Year of the Park — Land&People

All that eight-year-old Casey Young can see from the window of his school in Los Angeles’s Chinatown is asphalt and pavement. “I don’t see anything green,” he says, “except maybe a couple little trees on the sidewalk.” The playground at Casey’s school, Castelar Elementary, is a patch of rubberized blacktop that sits on top of a parking lot, and his entire neighborhood offers no more than an acre of grass.

There is not a single park you can walk to in Chinatown, population 25,000. Whenever Casey and his sister, Holly, want to play tag or baseball or catch, their parents have to drive them to another neighborhood–a distant world for those who lack cars or who are hesitant to venture beyond the familiar. There are people in Chinatown who go years without ever seeing trees, let alone green spaces. All over inner L.A., in fact, low-income people are cut off from nature. In the neighborhoods that surround Chinatown–Dogtown, Solano Canyon, and Lincoln Heights–there isn’t a single public ballfield.

But central L.A. will soon change, for a coalition of environmental groups and neighborhood activists that make up the Chinatown Yards Alliance, along with the Trust for Public Land, has leveraged a sort of miracle beside the banks of the beleaguered Los Angeles River. A long-defunct railyard that separates Chinatown and Dogtown will be transformed into the city of Los Angeles’s first-ever downtown state park, part of a long-held vision for a 51-mile greenway along the Los Angeles River. The dream of a greenway stretching from the San Fernando Valley to the river’s mouth at Long Beach moved closer to reality last year when Governor Gray Davis authorized $83 million for riverside parks. Called the Cornfield because crops grew there in the seventeenth and eighteenth centuries, and situated just 200 feet from the river, the railyard is integral to this vision.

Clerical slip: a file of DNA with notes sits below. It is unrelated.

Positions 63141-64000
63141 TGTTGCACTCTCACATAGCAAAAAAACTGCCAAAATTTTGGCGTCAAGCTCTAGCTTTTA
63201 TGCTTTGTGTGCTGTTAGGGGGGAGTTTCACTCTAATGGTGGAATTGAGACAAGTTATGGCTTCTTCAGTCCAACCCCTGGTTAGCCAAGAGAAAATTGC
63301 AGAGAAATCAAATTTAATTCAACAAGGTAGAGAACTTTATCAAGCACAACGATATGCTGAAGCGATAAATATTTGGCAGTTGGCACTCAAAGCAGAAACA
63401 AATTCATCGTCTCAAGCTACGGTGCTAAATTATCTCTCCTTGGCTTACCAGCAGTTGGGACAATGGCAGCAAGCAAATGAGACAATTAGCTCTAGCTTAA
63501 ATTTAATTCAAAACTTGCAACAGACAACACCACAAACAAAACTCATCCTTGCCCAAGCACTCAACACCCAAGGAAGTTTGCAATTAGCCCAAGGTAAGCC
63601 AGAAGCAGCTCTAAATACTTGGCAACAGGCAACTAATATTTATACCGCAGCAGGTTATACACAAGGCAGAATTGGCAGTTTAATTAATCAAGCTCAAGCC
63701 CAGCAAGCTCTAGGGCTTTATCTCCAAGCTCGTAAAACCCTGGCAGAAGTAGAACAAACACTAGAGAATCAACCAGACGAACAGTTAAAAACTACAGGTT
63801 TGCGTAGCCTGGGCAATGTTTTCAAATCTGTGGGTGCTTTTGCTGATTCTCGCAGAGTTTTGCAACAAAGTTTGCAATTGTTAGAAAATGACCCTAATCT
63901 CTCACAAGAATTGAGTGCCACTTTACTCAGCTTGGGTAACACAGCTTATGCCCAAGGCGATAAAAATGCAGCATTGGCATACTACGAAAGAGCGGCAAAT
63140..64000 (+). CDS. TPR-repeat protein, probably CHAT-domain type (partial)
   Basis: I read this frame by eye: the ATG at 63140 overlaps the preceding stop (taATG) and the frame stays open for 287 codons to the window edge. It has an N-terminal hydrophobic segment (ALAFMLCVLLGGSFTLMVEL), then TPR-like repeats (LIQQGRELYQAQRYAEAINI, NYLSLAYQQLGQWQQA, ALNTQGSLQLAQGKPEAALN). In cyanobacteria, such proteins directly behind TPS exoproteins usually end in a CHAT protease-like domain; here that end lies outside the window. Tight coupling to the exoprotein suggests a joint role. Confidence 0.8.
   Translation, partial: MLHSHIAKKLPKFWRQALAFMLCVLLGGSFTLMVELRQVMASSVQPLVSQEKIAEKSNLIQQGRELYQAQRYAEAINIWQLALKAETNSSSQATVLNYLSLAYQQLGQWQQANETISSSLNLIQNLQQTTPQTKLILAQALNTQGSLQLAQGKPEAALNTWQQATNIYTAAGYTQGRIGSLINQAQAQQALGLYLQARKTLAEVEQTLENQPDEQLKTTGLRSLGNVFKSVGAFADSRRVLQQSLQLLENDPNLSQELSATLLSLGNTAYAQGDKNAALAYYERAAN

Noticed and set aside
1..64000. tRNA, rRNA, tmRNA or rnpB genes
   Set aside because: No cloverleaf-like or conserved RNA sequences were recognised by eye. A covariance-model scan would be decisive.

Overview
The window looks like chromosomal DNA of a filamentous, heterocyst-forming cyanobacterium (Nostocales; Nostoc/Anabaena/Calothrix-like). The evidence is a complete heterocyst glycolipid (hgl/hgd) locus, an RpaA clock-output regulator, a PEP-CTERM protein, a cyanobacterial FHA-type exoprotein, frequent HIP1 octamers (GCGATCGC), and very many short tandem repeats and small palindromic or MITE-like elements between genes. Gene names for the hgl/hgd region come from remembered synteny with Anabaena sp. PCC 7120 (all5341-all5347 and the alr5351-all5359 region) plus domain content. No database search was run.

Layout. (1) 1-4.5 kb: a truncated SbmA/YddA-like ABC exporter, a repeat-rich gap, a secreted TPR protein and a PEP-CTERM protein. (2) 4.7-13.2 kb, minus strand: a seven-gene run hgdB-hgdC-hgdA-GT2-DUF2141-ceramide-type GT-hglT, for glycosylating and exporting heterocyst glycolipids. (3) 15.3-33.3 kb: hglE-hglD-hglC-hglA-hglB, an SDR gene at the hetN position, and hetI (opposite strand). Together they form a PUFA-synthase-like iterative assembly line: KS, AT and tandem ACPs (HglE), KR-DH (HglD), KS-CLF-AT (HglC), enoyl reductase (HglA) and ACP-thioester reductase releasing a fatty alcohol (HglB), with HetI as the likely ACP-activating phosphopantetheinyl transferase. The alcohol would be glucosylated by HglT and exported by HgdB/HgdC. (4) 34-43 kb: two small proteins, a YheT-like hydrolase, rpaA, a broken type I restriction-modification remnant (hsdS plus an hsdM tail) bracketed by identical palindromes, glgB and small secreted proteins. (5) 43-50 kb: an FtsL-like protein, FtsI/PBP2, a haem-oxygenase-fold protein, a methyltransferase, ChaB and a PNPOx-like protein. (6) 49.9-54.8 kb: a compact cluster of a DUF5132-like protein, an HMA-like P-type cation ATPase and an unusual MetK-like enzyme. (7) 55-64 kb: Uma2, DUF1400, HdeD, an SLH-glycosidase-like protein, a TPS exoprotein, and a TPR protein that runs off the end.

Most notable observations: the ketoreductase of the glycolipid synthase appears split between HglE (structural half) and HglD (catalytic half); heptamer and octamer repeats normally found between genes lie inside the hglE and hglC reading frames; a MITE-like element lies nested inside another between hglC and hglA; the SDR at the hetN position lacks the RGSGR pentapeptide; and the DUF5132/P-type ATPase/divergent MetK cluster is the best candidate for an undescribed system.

“A new 32-acre state park in the heart of urban Los Angeles is essential to our inner-city residents,” says state Senate Majority Leader Richard Polanco, a champion of urban parks and the Los Angeles River Greenway. “For local residents who don’t have easy access to the beach or the mountains, for those who don’t get a break from the concrete and asphalt, the Cornfield will be a treasure, a refuge, a field of dreams.”

Working with the community, the state is drafting plans for transforming the railyard into a new park. Advocates hope that it will include soccer fields, playgrounds, facilities for martial arts, and a Chinese philosophy center. But no matter how the design for the Cornfield evolves, it’s clear that central L.A. will soon gain an oasis. The site’s potential is not hard to imagine once you’ve navigated three busy streets, stepped up onto the concrete remains of an old parking garage, and then descended through a hole in the fence to reach it. There at the bottom of the hill, amid a few tawny weeds, is a three-foot-high archway of brick protruding out of the dirt: a pipe. This is the Zanja Madre, the irrigation ditch that furnished water to the entire village of Los Angeles when it was settled by Spanish explorers in 1781. It was just discovered by archaeologists last year and is a potent symbol for the Chinatown Yards Alliance.